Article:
She and the doctor resolved to put the pregnant woman on admission. Immediately. For delivery via cesarean section.
If they didn’t move fast, they could lose both the mother and her baby.
As I watched and listened, I shivered in my chair. And wondered why her blood pressure was out of shape. Money issues? Poor diet? Genes? Irregular intake of pregnancy vitamins?
Well, I don’t know how the story ended. But I’d love to believe that both mother and child are healthy. And happy.
The times are different now. Unfortunately, worse.
· Following the News on COVID-19 Religiously
It’s good to follow the news. It’s even better to stay informed.
But there are many downsides to following COVID-19 news while you’re pregnant. One of them is the fact that such reports are largely depressing.
For me, I was sad to see that Nigeria as at Monday has about 1,273 confirmed cases. While 239 have recovered, 40 have died.
What’s even more distressing is knowing that people are still dying. Sadly, the number of coronavirus deaths around the world has exceeded 207,000.
About 870,000 people worldwide have recovered from this infection. Frightening. As compared to the roughly 3 million globally confirmed cases.
I just gave you the figures. From Google.
How does it make you feel?
Yes. I feel the same way.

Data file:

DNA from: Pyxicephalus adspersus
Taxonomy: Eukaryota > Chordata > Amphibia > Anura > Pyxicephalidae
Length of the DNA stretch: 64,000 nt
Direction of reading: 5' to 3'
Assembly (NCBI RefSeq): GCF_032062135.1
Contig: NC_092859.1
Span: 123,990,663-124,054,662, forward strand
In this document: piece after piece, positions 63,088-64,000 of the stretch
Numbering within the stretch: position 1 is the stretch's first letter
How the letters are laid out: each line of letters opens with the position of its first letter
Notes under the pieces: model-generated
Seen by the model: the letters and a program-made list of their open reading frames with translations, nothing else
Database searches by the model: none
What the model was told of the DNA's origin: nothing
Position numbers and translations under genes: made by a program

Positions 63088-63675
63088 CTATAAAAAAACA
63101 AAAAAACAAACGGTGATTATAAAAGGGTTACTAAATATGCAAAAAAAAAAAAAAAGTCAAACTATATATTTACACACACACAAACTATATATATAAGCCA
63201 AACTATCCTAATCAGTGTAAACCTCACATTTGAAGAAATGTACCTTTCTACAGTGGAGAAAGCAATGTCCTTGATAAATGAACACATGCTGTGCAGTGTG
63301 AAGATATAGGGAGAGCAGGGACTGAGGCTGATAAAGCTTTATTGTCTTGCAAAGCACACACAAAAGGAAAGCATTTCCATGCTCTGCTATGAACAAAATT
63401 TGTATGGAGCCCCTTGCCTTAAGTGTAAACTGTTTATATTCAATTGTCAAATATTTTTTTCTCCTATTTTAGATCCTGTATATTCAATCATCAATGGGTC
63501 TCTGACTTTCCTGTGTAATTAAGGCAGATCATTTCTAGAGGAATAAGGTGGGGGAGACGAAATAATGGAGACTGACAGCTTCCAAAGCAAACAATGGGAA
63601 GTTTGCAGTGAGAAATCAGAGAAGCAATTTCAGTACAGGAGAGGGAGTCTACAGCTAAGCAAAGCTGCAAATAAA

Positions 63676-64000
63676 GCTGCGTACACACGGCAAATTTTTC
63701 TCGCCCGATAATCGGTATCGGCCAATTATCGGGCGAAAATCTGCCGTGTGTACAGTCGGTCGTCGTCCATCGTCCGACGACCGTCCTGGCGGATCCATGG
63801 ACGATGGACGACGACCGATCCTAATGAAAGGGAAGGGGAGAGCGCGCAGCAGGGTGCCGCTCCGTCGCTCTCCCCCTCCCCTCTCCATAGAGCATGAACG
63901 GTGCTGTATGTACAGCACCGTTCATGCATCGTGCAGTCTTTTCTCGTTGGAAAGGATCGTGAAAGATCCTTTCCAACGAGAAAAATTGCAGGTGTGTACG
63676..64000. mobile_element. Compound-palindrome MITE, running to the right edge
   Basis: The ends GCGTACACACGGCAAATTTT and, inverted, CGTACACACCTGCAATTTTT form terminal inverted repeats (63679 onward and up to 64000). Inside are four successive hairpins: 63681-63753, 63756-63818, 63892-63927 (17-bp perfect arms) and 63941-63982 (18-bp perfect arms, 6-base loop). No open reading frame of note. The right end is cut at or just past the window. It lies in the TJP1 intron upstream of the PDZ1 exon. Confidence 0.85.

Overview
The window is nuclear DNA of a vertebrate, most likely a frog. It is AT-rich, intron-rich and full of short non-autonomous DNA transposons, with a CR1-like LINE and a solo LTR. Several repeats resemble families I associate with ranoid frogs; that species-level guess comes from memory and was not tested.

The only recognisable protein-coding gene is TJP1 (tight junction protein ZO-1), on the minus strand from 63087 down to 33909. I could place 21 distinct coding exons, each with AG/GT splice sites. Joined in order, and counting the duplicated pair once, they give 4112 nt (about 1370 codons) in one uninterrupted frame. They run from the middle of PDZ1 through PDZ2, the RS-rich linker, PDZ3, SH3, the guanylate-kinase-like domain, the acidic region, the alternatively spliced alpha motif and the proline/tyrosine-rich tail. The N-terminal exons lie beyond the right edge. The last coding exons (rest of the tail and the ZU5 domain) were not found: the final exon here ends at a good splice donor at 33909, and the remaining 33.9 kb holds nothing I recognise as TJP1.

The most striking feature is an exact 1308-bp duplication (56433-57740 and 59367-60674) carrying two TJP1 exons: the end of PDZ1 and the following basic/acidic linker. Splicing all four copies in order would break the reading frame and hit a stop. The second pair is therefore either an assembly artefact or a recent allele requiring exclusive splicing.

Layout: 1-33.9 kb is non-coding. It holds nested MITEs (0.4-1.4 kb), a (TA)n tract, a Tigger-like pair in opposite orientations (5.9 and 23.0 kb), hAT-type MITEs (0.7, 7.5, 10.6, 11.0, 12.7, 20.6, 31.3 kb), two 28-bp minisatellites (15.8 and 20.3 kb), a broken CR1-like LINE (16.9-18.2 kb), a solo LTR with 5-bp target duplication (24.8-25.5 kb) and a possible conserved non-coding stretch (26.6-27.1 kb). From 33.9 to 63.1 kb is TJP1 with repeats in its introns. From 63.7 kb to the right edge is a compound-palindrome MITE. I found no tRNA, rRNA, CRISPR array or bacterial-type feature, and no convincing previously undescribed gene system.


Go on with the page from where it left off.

But imagine if you were tracking these figures on the news every day.
Tuning in to BBC. Or CNN. To get the latest. Or monitoring the NCDC reports on Twitter.
Following these reports daily would only hurt you. And add to your stress levels.
Worrying about the numbers isn’t healthy for you or your baby.
Because it’ll raise your cortisol levels. And when that hormone is out of shape, many other things will suffer.
Your sleep. Your peace of mind. Even your weight.
And when you’re out of shape, your baby may be endangered. You could be hurting your little one without knowing.
This isn’t what you want. You need to fire out a way to manage anxiety during pregnancy.
· Unguided Social Media Engagements
Apart from monitoring coronavirus news too closely, excessively engaging on social media can go the wrong way.
We find that a lot of people now spend most of their time on the Internet. And this results in the spread of fake news. Or negative reports. At other times, you find exaggerated information.
Receiving and ‘swallowing’ such reports hook, line, and sinker can make you anxious.
No questions, you should connect with your loved ones. You should also check on friends and colleagues.
But it’s even more important that you mind what you watch, read or listen to. Whether it’s Facebook, Twitter, or Instagram, be mindful of the conversations you have. And the discussions you engage in.
We’re in sensitive times right now. And inasmuch as some people are cautious, we have others who only care about unleashing harmful jokes or gist.
For the sake of your baby, please stay clear of hurtful remarks or insensitive discussions. Save yourself the headache of having to deal with baseless and unhealthy talks.
· Reduced or no Visits to the Clinic for Prenatal Checks
Pregnant women in most parts of the world have been encouraged to stay home.
What this means is that every pregnant woman during the lockdown would be sitting at home. And imagining what her baby looks like.
It’s a lot to go through. Seriously. I remember when I was 6 months into my pregnancy last year. I couldn’t wait to do the next ultrasound scan. I was always eager to see what my baby looked like.